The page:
CHECK-INS AND BUDDY PAIRS
Checking-in can involve many things. It can mean checking in on how students are feeling. It can mean checking in on their understanding of a specific theme or assignment. It can mean checking in on whether or not they feel they are achieving their goals for the course. It can mean checking in on any lingering questions they may have about a particular topic. Hence, there are always opportunities available in learning processes – at the beginning, middle, or end – for checking-in with a buddy and, as a result, cultivating the community of learners.
Some concrete examples of the kinds of check-ins mentioned above would include the following:
(1) At the beginning of class, when students arrive and enter the classroom the teacher welcomes them at the door. As he/she greets them, students are asked to give the him/her a high five, a handshake, a pound/fist bump, or a nod. Each of these greetings provide a spectrum of ways for the student to non verbally check-in with the teacher and let him/her know how they are feeling. A high five would be one end of the spectrum and would communicate that the student is excited, happy, and ready to learn vs. a head nod, on the other end of spectrum, which would communicate they the student is tired, distracted, angry – in other words, in a mental place where learning may prove to be difficult. The teacher can then use this information to be more socially aware of the dynamics in the classroom during that day and effectively interact with each student depending on their mood.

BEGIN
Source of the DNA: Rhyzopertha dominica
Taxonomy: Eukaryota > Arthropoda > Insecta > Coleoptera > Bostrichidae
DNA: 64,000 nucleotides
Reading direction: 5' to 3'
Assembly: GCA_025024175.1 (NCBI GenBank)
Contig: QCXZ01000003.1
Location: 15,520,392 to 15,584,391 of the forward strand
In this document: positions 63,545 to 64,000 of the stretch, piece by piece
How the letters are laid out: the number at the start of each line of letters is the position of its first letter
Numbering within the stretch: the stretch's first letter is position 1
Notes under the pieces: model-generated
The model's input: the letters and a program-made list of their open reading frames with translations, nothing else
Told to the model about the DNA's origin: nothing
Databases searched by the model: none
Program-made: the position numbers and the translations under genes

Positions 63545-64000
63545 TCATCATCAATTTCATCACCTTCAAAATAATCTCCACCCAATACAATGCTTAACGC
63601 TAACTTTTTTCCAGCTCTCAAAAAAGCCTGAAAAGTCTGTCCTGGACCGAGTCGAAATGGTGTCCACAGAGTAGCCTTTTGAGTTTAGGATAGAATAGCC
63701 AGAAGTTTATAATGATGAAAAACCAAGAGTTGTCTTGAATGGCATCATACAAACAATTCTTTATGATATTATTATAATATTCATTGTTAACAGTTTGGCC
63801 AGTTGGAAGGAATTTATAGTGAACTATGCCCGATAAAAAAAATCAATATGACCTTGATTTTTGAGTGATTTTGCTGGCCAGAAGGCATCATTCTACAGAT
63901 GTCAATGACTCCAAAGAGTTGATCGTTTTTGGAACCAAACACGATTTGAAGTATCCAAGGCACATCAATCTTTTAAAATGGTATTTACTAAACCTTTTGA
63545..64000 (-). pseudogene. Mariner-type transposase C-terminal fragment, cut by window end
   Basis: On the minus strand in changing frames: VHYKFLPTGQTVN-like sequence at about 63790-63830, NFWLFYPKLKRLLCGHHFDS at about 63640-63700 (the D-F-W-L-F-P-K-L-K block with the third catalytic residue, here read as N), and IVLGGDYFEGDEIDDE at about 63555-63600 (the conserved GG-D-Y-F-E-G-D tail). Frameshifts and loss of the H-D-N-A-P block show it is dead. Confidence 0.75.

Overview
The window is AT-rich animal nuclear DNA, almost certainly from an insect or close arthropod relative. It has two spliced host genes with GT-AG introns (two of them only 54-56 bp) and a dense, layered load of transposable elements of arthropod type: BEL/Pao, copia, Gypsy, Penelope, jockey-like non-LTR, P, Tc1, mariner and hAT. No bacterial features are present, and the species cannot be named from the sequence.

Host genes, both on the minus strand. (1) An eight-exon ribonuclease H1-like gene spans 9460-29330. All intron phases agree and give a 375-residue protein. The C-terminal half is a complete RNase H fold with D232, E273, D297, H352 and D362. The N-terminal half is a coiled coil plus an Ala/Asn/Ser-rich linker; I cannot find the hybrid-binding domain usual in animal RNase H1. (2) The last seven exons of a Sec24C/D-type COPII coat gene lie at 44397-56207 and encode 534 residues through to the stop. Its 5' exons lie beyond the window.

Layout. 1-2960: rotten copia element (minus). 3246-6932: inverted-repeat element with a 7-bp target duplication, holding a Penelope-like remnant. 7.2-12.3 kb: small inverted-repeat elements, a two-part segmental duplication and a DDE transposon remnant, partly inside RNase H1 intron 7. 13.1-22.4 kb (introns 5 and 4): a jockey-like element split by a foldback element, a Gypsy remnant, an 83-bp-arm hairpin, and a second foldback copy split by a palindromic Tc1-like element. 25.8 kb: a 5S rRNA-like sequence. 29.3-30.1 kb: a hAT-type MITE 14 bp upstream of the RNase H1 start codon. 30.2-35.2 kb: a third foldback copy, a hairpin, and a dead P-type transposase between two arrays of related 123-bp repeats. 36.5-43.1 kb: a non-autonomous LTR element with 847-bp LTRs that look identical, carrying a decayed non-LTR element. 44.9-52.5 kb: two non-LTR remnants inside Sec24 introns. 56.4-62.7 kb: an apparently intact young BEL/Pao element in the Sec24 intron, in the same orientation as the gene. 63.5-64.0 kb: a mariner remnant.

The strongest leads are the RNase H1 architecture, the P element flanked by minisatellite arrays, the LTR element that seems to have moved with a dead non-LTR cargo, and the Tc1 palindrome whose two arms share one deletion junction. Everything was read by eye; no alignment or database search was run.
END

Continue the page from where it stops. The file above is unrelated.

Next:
(2) Half way through a class that has been predominantly discussion or lecture focused, the facilitator asks the students to check-in with their learning buddy to see if they have any questions about what was just presented. Students can then try to answer the question(s) for their partner, instead of relying on the facilitator to field all questions.
(3) At the end of the class students are asked to check-in with their learning buddy and share one take-away from that day’s class and one lingering question that they would like to explore before next class. Then, when they return for the next class, their intro check-in would involve sharing with their buddy what they learned after exploring their lingering question from the previous class.
In short, the key to check-ins is that learners do it among themselves in order to foster connections and community among themselves, have their voices become more prominent and/or recognized in the learning space, and take ownership over the direction, flow, and impact of the learning process.
The organization, Training for Change, incorporates the “Buddy System” into many of the workshops they facilitate. Click here to see an outline of how they utilize this teaching and training technique.
“Support for learning seems to increase the speed and depth of the learning, whether it comes from support groups or from ‘buddies’ (a partner for learning). Most people aren’t accustomed to intentional support, so they don’t know how to use it or are embarrassed about using it. Many people need information and a framework to get started.” (TrainingforChange.org)
Reflection Question: Training for Change’s outline for using buddy pairs involves what they refer to as, “sentence completions.” What are three sentence completions that you could visualize buddy pairs using in the educational or learning context you find yourself?